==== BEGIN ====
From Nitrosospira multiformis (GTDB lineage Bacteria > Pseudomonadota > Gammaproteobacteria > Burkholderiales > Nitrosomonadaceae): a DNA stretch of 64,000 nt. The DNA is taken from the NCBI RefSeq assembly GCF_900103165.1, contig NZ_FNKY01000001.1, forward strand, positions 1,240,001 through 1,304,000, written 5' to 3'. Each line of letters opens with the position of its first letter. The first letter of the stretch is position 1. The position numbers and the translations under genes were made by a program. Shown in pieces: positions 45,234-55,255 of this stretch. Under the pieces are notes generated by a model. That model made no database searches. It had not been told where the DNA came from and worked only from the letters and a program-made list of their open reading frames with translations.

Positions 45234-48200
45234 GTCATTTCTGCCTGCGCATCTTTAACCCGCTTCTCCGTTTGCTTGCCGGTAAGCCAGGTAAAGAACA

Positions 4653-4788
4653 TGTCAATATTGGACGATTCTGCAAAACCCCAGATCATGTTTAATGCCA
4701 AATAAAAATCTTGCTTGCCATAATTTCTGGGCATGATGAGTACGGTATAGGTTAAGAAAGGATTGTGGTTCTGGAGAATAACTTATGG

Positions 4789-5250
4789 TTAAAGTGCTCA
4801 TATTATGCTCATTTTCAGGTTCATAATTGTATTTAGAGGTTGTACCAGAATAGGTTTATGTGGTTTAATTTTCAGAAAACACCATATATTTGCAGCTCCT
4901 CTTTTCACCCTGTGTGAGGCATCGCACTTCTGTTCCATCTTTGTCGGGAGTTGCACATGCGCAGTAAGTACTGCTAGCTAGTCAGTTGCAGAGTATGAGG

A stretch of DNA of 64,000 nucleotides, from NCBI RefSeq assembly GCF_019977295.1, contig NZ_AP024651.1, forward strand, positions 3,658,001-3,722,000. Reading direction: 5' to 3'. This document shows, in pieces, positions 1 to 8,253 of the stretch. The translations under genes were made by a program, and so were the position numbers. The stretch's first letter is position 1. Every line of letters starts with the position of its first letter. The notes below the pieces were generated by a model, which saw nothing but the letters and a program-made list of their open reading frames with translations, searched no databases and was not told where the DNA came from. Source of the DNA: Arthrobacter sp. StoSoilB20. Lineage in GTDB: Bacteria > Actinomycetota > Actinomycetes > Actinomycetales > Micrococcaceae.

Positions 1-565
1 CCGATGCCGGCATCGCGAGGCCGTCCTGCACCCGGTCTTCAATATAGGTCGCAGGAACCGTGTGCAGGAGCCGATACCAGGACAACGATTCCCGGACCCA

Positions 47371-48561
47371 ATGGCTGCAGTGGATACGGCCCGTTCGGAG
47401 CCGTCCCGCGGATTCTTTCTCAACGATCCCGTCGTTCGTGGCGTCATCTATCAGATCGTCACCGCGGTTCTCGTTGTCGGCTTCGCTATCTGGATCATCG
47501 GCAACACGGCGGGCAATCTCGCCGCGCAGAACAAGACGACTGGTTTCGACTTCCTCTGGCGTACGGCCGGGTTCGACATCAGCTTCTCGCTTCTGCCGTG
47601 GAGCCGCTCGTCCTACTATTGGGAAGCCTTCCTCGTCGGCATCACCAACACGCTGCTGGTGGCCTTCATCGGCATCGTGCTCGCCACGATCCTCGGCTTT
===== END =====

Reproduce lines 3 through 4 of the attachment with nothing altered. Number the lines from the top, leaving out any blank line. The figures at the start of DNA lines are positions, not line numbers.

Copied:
45234 GTCATTTCTGCCTGCGCATCTTTAACCCGCTTCTCCGTTTGCTTGCCGGTAAGCCAGGTAAAGAACA

Positions 4653-4788